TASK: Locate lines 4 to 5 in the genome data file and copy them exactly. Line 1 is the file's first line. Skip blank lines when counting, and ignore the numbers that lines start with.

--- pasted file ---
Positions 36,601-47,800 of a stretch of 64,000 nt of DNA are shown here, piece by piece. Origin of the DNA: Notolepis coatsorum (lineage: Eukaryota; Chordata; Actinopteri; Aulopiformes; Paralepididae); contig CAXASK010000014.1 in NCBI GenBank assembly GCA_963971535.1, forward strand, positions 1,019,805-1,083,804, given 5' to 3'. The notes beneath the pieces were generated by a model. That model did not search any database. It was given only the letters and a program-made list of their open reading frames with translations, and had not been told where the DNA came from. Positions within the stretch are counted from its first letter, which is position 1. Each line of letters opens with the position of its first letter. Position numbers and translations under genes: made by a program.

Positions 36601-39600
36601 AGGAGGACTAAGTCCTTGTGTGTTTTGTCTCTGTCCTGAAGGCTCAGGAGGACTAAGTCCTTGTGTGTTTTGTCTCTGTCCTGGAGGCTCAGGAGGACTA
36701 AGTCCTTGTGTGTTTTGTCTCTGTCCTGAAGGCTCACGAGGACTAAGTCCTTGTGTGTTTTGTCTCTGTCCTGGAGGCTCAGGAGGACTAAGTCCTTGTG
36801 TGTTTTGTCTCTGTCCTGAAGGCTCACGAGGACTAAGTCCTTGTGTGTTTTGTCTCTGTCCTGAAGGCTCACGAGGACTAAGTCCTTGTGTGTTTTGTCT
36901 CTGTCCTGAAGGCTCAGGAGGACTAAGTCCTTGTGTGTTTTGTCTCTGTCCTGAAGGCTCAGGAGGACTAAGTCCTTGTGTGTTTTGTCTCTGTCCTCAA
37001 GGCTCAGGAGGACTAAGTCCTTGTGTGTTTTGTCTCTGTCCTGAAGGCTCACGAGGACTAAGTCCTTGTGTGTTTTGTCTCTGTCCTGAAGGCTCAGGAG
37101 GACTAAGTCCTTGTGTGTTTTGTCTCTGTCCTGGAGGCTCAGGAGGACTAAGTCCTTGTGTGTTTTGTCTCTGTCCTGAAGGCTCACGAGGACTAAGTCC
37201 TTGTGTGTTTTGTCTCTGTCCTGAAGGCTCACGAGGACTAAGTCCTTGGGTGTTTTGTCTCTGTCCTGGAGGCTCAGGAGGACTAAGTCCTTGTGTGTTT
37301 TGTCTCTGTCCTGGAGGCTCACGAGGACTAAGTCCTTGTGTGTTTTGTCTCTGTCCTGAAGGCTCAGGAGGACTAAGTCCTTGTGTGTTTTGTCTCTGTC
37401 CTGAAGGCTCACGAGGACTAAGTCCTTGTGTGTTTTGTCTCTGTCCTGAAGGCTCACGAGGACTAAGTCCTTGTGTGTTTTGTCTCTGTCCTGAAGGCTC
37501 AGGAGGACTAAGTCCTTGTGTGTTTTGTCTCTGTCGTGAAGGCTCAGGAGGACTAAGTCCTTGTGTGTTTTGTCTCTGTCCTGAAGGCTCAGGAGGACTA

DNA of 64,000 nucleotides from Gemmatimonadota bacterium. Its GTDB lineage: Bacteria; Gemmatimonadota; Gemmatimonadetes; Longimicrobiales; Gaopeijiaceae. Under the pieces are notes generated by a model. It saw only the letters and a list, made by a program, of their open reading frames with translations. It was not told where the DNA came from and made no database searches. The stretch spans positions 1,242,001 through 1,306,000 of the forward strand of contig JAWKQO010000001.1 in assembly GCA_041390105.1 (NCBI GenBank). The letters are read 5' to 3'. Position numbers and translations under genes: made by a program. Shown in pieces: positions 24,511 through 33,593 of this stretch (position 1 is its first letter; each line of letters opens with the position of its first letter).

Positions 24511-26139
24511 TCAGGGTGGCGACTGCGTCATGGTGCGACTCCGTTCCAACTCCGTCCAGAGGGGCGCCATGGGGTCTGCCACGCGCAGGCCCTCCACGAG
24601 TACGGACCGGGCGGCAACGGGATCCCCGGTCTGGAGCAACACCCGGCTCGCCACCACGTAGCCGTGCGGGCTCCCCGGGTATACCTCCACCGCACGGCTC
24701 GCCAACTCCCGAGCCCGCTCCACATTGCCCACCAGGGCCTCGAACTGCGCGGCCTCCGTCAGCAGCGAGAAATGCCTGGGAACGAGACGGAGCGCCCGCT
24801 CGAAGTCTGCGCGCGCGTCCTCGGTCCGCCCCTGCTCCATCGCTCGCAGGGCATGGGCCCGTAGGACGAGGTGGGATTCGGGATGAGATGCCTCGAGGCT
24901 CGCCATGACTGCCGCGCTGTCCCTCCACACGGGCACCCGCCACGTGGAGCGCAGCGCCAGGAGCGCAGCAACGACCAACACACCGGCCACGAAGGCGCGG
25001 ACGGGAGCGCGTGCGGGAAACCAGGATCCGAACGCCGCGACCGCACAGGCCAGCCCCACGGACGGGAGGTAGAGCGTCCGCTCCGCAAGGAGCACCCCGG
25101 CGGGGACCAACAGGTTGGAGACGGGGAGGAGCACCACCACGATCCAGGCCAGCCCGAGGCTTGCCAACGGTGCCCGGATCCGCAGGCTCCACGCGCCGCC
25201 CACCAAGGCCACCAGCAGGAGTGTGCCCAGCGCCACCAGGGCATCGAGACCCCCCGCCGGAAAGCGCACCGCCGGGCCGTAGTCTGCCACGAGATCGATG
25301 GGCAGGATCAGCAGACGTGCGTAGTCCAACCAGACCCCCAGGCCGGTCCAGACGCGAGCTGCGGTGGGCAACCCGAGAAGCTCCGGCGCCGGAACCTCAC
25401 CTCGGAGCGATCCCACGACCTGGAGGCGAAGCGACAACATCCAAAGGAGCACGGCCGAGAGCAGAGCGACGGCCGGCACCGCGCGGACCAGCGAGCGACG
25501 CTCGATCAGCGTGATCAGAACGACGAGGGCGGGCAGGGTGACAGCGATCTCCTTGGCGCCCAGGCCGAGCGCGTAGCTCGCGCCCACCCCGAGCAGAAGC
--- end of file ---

36701 AGTCCTTGTGTGTTTTGTCTCTGTCCTGAAGGCTCACGAGGACTAAGTCCTTGTGTGTTTTGTCTCTGTCCTGGAGGCTCAGGAGGACTAAGTCCTTGTG
36801 TGTTTTGTCTCTGTCCTGAAGGCTCACGAGGACTAAGTCCTTGTGTGTTTTGTCTCTGTCCTGAAGGCTCACGAGGACTAAGTCCTTGTGTGTTTTGTCT